9 February 2021.
Public health research received some well-deserved recognition in this year’s Australia Day honours list with the appointment of epidemiologist Professor Emily Banks as a Member of the Order of Australia. Professor Banks, a Senior Adviser at the Sax Institute and head of the National Centre for Epidemiology and Population Health at ANU, has had a long and illustrious career in public health, both in Australia and internationally. On the occasion of her award, Evidence Matters sat down with Emily Banks to discuss the importance of epidemiology and the future of public health.
Q. What does your honour mean for you and for the recognition of public health in Australia?
A: Public health people are used to being behind the scenes. Our duty of care is to the whole population, so we don’t have that experience in clinical medicine where an individual patient will say thank you. So to be actually recognised for what you do is a fabulous feeling! I’m so grateful and honoured to be receiving this award.
It’s also great to see public health getting recognised. The work of public health is generally incremental and in the background in a way that people aren’t conscious of. But the results are real. For example, we have 150,000 fewer premature deaths from cardiovascular disease every single year than we would have had at 1968 rates. There are people now alive who would have been dead without public health, but they don’t realise it.
Q. Which of your recent research projects are you most proud of and have had the most impact?
I’m certainly very proud of the work my team and I have done on smoking. Our research is about adding to the evidence about the harms of smoking and providing evidence with direct, contemporary relevance to Australia. Our work using data from the 45 and Up study showed that up to two-thirds of all current smokers will die from their habit if they don’t quit. That is quite a big increase on the previous estimates that around half of all smokers would die.
We’ve just published a paper that looks at smoking mortality in Aboriginal and Torres Strait Islander people which showed once again that we’ve underestimated smoking impact. Over a third of all deaths of Aboriginal people are attributable to smoking and around a half of all deaths of people aged 45 and over are attributable to smoking.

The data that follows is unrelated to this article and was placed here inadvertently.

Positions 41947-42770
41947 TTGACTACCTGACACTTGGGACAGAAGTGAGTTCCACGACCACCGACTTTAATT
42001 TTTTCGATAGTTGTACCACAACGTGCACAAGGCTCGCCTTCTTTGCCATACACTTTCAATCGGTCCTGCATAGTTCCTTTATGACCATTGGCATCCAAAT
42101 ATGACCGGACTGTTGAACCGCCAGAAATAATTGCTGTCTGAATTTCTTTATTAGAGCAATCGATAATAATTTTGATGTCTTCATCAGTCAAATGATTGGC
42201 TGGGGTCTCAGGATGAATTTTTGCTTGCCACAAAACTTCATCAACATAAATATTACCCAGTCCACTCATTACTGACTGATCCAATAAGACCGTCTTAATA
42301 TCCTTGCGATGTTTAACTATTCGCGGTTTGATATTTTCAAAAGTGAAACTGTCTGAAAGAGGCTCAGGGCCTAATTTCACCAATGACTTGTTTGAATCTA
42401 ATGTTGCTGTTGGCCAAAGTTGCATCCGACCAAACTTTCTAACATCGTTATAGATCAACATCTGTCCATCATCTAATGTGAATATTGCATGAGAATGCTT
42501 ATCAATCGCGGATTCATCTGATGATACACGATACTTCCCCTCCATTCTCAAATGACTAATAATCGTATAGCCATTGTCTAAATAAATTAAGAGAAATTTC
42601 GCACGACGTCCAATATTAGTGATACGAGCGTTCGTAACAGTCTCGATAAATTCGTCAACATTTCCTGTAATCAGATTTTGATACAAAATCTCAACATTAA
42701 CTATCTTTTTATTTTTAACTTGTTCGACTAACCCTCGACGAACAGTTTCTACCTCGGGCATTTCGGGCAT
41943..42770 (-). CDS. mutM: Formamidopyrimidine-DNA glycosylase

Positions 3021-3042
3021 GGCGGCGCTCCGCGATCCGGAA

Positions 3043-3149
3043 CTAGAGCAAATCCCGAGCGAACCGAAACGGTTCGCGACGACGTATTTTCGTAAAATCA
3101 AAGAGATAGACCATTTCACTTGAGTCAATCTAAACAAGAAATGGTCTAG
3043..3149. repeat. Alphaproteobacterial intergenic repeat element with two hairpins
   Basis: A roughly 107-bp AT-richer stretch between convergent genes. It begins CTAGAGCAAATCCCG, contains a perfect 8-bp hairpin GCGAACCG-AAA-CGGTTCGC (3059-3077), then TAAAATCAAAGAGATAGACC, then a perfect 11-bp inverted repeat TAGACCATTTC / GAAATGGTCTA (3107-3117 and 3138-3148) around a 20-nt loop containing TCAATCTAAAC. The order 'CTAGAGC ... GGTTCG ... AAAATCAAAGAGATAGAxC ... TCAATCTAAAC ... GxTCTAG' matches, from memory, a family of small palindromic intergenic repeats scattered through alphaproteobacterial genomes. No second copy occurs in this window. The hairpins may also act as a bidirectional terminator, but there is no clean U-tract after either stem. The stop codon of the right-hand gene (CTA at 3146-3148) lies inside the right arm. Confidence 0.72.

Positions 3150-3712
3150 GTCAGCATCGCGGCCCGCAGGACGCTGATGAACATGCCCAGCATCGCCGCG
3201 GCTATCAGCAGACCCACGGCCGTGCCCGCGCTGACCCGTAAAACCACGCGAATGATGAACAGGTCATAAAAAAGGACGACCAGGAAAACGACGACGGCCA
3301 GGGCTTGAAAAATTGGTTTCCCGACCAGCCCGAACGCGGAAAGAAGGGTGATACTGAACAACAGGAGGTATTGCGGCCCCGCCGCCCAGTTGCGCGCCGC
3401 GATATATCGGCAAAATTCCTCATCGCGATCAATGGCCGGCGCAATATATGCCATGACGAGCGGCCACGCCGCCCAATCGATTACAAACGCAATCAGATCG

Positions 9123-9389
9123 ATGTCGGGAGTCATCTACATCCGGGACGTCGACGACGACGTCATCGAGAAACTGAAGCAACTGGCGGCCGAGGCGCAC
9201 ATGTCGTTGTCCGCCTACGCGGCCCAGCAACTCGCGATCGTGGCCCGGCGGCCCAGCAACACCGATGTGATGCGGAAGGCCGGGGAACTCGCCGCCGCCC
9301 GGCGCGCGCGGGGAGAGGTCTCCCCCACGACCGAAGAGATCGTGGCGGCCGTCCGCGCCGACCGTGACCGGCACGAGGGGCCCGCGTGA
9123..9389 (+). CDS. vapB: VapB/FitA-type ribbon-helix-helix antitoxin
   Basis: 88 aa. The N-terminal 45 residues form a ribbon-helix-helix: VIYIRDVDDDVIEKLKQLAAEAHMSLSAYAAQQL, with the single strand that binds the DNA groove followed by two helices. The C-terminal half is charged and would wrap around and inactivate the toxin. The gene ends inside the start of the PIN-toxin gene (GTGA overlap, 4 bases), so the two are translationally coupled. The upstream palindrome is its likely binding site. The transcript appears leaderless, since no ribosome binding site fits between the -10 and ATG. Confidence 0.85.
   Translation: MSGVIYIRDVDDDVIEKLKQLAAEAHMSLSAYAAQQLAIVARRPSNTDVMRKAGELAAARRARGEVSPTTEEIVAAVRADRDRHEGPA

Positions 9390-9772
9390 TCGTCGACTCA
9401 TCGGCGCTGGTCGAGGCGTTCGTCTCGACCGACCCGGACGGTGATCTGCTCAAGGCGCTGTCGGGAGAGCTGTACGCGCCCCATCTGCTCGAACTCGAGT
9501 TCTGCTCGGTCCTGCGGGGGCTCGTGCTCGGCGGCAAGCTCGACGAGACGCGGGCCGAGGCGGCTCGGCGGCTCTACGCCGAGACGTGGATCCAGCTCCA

Our smoking data is used widely – by the Cancer Council, Heart Foundation, in government documents and to support legislation. It’s also used on the frontline – when people call the quitline, they will get information about the harms of smoking, and that will be based on our research.
I’m also very proud of the work I did with the World Health Organization on female genital mutilation (FGM). This research was done in six different African countries, led by African researchers, and I was involved in designing the study and supervising analysis and writing the paper. We followed 28,000 women through their labour and looked at their outcomes and those of their baby. Up until that point, we had no high-quality evidence on the impact of FGM on obstetric outcomes, and our work remains the only good evidence we have about it. It showed that women who had had FGM were more likely to have complications during delivery, that the baby was more likely to die in the perinatal period, and that the harm increased with the degree of FGM. The research evidence contributed to the UN resolution on the elimination of FGM and is widely used in advocacy and public health messaging.
Q. What initially drew you to the field of epidemiology?
I trained in clinical medicine. But I found it difficult to understand how the evidence had been gathered for medicine and felt frustrated. Then I attended an epidemiology lecture and it was a real light bulb moment. I took a year off and did epidemiology and biostatistics and when I went back into medical training I felt much better.
The other important thing was being confronted with very sick people in the hospitals I was working in. These were people who never wanted to end up in hospital in the first place and I started to see how important prevention was. So it was a combination of being driven by curiosity and wanting to contribute to evidence-based medicine, but also wanting to work on prevention and make a difference at scale.
Q. How has the field changed during your career?